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NYC Opens Two Supervised Drug Injection Sites

The non-profit organization OnPoint NYC has received national attention after recently opening two of the country's first overdose prevention sites. Read More

The non-profit organization OnPoint NYC has received national attention after recently opening two of the country’s first overdose prevention sites. The sites ae located in Harlem and Washington Heights. Both locations received clearance to open from Mayor Bill de Blasio to openly all supervised substance use onsite. For some context, supervised injection sites, also known as “safe” injection sites, are places where a drug user can have a safe place to use their dug of choice, with an onsite clinician ready to intervene in the event of an overdose.

Blasio had been pushing for this program since 2018. The program comes to New Yok City at a time where there’s record rates of drug overdose fatalities during the pandemic. Last year, there was a recorded 30 drug overdose deaths for every 100,000 residents, this is more than three times the tally from 20 years ago. Clearly something needs to be done. Some worry that safe injection sites will only increase drug use and make communities unsafe. Despite the pushback, the sites are already yielding positive results. As of December 15th, out of 350 registered participants, the staff had reversed 43 overdoses. This was done in the first two weeks of both sites opening.

“This is a people’s living room. We work with a lot of people who are street-entrenched and homeless and don’t have a place to be,” said Kailin See, the senior director of programs at OnPoint NYC. One visitor described the site as a safe space, saying he would use a mix of cocaine and heroin “everywhere and anywhere.” He continued to say that “Now, I only use it here when I can.” While critics might feel these sites enable drug abuse, there’s a very real benefit of users to be in a place where they can received medical attention.

Visitors have to bring their own drugs, but they can receive clean syringes and other paraphernalia onsite. The site has an overdose prevention booths that has eight booths sectioned off with partitions. There are also more private screened-off areas for guests.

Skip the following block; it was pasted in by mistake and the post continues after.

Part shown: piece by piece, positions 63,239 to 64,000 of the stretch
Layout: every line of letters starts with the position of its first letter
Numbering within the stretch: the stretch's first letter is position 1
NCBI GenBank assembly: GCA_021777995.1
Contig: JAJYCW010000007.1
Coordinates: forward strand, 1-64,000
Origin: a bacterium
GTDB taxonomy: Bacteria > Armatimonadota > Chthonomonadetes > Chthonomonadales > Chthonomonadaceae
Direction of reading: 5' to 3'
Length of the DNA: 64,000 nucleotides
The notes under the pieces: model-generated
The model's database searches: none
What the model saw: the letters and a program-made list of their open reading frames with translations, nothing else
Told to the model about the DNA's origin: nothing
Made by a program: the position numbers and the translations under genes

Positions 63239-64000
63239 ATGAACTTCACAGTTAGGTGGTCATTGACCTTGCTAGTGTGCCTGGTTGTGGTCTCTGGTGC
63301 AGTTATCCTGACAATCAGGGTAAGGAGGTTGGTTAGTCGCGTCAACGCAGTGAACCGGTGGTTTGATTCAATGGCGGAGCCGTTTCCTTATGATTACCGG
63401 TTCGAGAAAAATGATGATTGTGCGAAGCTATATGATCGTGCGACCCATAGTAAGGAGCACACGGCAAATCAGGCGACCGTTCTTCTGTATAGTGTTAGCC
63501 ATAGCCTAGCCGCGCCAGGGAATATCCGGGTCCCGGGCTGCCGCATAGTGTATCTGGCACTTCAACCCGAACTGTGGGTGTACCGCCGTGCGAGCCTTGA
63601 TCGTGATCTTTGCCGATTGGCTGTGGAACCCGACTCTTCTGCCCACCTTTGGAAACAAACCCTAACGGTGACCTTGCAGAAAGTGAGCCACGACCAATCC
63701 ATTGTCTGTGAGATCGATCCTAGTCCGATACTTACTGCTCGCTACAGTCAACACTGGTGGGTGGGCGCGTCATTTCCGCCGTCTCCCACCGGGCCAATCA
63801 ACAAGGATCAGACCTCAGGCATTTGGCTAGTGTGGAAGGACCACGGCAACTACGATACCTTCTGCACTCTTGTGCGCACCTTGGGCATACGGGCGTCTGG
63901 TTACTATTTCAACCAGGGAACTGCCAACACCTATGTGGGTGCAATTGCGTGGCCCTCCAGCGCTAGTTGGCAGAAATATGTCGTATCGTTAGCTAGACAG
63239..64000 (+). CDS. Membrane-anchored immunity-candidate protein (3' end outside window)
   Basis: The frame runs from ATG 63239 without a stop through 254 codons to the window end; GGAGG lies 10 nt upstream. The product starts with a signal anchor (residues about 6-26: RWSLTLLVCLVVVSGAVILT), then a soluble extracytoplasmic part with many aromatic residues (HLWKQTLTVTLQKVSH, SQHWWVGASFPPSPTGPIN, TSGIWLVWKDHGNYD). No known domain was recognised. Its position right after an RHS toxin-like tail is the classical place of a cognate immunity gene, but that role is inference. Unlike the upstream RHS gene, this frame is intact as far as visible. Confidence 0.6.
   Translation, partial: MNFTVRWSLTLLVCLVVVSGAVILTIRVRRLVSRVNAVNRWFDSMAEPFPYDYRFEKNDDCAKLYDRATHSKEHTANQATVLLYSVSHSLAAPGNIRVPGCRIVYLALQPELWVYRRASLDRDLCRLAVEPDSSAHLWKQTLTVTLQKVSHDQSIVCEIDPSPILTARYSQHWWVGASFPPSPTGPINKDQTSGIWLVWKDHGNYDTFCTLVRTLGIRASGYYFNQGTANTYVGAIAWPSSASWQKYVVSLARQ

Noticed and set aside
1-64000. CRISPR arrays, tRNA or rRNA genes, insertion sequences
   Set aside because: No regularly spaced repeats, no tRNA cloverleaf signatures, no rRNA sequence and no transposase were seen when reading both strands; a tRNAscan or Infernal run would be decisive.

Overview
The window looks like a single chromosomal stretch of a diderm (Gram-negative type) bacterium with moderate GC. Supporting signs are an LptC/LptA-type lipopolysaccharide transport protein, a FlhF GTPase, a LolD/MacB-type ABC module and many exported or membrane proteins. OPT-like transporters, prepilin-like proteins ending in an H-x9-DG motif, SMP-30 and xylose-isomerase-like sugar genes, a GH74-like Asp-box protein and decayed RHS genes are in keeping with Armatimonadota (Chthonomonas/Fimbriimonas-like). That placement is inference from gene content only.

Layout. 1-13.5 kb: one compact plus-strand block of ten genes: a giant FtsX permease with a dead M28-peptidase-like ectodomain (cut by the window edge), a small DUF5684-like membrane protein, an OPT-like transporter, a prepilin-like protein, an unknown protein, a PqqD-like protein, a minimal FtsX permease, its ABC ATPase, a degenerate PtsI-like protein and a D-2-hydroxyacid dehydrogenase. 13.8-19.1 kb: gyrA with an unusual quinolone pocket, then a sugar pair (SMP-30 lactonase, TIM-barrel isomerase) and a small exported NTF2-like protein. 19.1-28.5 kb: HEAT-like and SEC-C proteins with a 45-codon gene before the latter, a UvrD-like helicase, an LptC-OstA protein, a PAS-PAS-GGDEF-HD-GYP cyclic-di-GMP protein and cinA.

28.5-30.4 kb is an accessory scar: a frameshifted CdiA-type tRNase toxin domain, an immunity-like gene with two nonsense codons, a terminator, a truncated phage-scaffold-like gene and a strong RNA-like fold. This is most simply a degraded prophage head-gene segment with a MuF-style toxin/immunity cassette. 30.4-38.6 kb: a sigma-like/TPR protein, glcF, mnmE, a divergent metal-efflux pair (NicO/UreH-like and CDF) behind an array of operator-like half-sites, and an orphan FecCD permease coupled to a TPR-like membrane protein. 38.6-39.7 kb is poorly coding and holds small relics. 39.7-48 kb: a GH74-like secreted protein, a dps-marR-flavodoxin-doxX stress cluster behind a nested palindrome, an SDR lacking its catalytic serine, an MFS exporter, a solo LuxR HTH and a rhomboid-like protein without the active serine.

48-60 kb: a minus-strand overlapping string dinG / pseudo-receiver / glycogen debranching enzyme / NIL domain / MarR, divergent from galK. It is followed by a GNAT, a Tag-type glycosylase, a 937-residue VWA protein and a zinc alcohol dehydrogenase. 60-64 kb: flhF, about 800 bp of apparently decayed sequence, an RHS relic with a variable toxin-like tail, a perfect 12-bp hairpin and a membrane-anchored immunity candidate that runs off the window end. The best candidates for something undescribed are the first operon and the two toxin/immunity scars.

According to See, one of the reasons two locations have been opened is to implement slightly different models at each one to wok with researchers and compare results. See explains that the objective is to essentially “create a blueprint [for] the rest of the country to support the standing up of these sites in other jurisdictions. The center in Harlem uses a medical model that keeps a registered nurse and care coordinator on hand. The center in Washington Heights uses a “peer” system, where some staff members are users themselves. Non-clinical staff are trained to use the same techniques as clinicians in order to prevent overdoses.

Some clients feel more at ease in a peer run center. See explained that participants shared that they “feel safe” and know that they “won’t be judged.”  Both sites have their benefits, and both sites provide a safe space.

Of course there’s been backlash against the sites. U.S. Rep. Nicole Malliotakis, a Republican who represents parts of South Brooklyn and Staten Island, has introduced a bill in congress that would prohibit organizations running overdose prevention centers from receiving federal funding. “I’m opposed to the heroin injection sites because I believe it is only encouraging and enabling people who have an addiction.” Malliotakis said in a statement. She’s also urged Attorney General Merrick Garland to have the Department of Justice crackdown on both New Yok City sites.

In Harlem, community members rallied with Rev. Al Sharpton and U.S. Rep. Adriano Espaillat to protest the arrival of the injection site. Protesters voiced support of the concept of an overdose prevention center, however felt it was installed in the neighborhood rather than being equitably distributed around the city. Residents claim that drug dealers have “set up shop” in the areas with the sites due to a of the higher concentration of users. Residents feel there should be more centers throughout the city so it doesn’t bring “danger” to their communities.